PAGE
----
Maturational Assessment of Gestational Age - Neuromuscular Assessment

Neuromuscular Maturation and Neonatal Muscle Tone

The complexity of fetal brain development cannot be overstated. Even when one considers its unencumbered development, a myriad of untoward events could occur by chance alone. It is understandable then that any deviation from the normal intrauterine environment could influence the delicate balance between growth and differentiation of neural tissue and hence the rate of functional maturation of the developing fetal brain. When performing tests of neuromuscular maturation, we are making an indirect assessment of brain maturity, which in turn gives us an indirect measure of gestational age.

Neonatal Muscle Tone

Muscle tone may be defined as "the slight constant tension of healthy muscles which contribute a slight resistance to passive displacement of a limb." (ref 7)

The newborn's neuromuscular examination includes an assessment of both active and passive muscle tone. If all newborns were normal and healthy, both active and passive tone could be used routinely to assess neuromuscular maturation. Active muscle tone, (motility, activity, or efforts at righting oneself) is markedly affected by states of illness, recent maternal medications, acute perinatal compromise and level of alertness. Hence active muscle tone is not consistently useful in evaluating baseline neuromuscular maturity. Passive tone essentially is unscathed by those same factors that profoundly affect active tone. Hence passive tone is useful for evaluating maturational development of the neonatal brain, regardless of the infant's state of alertness or level of wellness.

Passive tone may be further subdivided into extensor and flexor tone. The human fetus, lying primarily with limbs extended in the very early phases of development, gradually assumes a progressively flexed attitude. This is true whether development occurs in utero or in the nursery, (ref 8) and thus reflects maturation of the central nervous system rather than extraneous compressive forces of the uterus. Passive flexor tone gradually overcomes passive extensor tone as maturation progresses.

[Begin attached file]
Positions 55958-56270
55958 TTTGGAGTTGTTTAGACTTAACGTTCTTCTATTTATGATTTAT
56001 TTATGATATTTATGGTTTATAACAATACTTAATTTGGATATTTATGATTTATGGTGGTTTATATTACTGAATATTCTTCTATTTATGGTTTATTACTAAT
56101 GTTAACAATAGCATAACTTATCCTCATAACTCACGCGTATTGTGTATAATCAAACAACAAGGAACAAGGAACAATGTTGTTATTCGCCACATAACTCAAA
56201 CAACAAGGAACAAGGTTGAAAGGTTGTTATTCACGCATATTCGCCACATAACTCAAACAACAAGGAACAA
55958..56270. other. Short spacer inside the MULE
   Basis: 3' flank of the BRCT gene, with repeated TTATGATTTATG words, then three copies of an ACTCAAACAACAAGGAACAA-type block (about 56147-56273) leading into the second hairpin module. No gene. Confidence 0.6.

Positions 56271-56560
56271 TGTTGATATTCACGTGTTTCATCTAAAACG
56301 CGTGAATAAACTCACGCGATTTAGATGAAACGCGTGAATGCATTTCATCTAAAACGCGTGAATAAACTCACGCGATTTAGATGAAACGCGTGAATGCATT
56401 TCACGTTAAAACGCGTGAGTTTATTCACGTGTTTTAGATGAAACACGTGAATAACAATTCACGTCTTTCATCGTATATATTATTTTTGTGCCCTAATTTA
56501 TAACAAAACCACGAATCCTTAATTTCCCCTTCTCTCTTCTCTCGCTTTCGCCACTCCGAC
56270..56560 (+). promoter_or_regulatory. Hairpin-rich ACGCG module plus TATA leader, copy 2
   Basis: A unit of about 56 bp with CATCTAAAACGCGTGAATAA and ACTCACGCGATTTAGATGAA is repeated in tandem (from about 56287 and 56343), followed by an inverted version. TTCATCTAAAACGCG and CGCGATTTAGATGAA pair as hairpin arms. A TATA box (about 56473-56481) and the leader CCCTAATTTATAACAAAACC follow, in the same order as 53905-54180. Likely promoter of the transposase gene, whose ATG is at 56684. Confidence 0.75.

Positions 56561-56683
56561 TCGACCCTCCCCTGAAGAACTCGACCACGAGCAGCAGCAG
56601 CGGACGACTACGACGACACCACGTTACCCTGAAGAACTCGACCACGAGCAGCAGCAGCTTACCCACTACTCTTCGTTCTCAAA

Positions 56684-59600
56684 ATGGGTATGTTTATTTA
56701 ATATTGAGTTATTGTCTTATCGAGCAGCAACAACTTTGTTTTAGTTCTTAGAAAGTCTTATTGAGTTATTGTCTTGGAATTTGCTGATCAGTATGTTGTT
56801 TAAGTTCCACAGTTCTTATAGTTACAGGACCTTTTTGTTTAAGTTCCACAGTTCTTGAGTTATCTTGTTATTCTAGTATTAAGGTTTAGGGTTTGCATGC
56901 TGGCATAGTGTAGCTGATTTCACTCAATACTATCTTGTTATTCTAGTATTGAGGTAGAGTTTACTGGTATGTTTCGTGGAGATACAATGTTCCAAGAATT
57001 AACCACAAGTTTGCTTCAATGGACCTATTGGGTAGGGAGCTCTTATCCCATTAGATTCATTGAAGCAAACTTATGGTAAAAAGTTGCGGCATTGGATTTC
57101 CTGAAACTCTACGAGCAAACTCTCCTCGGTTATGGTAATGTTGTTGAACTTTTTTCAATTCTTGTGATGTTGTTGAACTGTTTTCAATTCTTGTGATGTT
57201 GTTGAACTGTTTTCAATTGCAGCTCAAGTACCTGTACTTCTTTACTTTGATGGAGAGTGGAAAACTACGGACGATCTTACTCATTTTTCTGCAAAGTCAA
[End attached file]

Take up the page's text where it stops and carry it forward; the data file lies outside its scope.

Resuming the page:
Progression of neuromuscular tone development proceeds in a caudo-cephalad and centripetal direction; i.e., lower extremity passive flexor tone develops slightly ahead of upper extremity tone, and distal passive flexion precedes proximal passive flexion. (ref 8)

There are three possible methods of assessing passive flexor tone in the neonate. The first is extensor stretch or passive flexion, which may better be described as flexibility, and is used to evaluate the degree to which a limb can be flexed passively at the joint by the examiner. This maneuver requires no tone or extensor resistance on the part of the infant. We may be looking at mobility, flexibility or resistance to extensor stretch rather than at passive flexor tone.

The second method of assessing passive flexor tone is resistance to passive extension. These maneuvers require;

a) that the untested portion of the extremity be resting quietly on a supporting surface;

b) that the examiner be very sensitive to the infant's slight tendency to resist extension; and

c) that the examiner avoid placing pressure on flexors being tested, thereby interfering with their function.

The third method of testing passive flexor tone is measurement of angles of recoil to a previously flexed position. This maneuver requires that the examiner;

a) pre-set the extremity to a flexed position; and

b) avoid fatiguing the flexors by maintaining the extremity in the extended position for too long a period of time prior to releasing.

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References :
Ballard JL, Khoury JC, Wedig K, et al: New Ballard Score, expanded to include extremely premature
infants. J Pediatrics 1991; 119:417-423.